The Man Behind the Modi Mask


The Man Behind the Modi Mask

Illustration: Saachi Mehta/ Arré


f you’ve seen the movie Iron Man 3, chances are you’ll remember Mandarin. In this installment, Mandarin is built up as a terrifying arch-villain, worthy of the mighty Tony Stark, our swish, jet-setting hero who goes around smashing walls and cracking wise. The idea of Mandarin, a Middle-Eastern terrorist, is built up convincingly through the movie – he is frightening, chillingly efficient, and capable of world domination. So when Mandarin turns out to be Trevor Slattery, an 70-year-old, immoral, drunk buffoon (essayed delightfully by Ben Kingsley), the mask slips and Tony Stark is left clueless about the identity of the real puppeteer – devious, incognito behind the scenes.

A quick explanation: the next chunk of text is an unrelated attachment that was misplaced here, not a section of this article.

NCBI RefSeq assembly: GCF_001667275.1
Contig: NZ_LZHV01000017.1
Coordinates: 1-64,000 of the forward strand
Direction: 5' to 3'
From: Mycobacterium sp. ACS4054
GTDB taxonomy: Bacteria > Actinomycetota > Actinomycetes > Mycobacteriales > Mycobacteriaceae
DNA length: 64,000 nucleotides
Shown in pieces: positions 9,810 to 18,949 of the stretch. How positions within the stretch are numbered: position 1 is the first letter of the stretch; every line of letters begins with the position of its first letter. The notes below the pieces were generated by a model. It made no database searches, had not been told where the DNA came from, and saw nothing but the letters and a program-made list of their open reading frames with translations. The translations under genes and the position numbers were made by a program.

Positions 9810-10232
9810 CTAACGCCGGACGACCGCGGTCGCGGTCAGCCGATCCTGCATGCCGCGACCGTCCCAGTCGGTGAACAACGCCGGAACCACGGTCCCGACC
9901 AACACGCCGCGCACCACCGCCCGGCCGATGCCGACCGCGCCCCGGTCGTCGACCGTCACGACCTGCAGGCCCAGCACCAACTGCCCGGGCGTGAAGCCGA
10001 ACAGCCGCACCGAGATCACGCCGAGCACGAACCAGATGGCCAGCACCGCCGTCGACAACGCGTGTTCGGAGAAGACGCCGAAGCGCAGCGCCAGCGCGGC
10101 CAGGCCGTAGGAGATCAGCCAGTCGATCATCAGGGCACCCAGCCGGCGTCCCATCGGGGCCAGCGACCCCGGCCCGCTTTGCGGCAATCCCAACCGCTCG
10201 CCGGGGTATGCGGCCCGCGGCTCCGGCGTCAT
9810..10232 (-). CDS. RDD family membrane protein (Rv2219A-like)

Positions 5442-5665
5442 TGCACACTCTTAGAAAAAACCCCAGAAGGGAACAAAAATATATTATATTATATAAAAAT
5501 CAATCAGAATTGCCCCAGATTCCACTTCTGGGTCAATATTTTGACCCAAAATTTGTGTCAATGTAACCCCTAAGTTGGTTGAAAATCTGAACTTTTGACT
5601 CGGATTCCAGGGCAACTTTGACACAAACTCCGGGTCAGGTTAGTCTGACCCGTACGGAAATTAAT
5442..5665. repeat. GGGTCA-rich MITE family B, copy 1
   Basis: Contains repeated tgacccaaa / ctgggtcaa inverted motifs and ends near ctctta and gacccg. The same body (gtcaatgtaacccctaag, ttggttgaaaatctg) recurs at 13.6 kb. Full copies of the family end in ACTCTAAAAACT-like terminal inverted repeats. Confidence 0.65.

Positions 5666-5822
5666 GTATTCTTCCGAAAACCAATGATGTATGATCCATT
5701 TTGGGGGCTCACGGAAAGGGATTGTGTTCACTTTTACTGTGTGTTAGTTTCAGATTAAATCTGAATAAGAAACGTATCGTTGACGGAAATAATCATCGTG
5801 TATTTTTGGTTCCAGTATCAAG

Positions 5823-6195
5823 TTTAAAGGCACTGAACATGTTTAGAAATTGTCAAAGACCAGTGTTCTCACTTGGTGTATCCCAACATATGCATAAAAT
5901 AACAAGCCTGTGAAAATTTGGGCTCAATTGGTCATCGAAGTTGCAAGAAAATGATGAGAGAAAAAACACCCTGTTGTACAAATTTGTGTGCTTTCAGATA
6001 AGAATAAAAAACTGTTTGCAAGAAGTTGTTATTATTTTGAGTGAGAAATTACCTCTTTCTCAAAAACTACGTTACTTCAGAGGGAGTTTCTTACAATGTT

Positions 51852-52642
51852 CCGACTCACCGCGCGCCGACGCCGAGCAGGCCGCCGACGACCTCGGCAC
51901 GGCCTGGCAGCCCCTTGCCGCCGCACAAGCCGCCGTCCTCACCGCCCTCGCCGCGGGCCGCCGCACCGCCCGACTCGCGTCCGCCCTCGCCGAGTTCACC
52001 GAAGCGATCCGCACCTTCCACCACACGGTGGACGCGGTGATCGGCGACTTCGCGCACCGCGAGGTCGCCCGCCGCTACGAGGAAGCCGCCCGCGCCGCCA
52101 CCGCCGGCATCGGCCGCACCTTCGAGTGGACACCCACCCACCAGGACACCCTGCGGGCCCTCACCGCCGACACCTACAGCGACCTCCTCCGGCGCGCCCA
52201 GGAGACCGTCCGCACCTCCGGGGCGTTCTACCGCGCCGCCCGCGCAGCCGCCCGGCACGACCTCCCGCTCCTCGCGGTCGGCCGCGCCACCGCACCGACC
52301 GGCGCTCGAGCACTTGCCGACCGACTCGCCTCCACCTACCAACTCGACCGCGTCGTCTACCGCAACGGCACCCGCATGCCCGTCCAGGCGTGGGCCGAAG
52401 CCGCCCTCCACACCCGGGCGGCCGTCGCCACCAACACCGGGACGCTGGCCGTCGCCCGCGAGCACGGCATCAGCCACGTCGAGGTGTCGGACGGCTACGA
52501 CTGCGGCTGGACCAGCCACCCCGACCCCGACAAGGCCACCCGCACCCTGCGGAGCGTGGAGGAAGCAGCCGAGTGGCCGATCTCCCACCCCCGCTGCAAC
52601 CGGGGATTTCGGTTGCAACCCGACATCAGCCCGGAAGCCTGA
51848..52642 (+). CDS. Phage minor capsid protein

The mask found a mention in Indian politics back in 1995. A political storm erupted after BJP’s own Govindacharya referred to Atal Bihari Vajpayee as the “mukhota”, when the latter was being packaged as the prime ministerial nominee. The former ideologue accused Vajpayee of being nothing but an acceptable mask to woo the masses, while L K Advani actually ran the show. Govindacharya, I believe, was mistaken.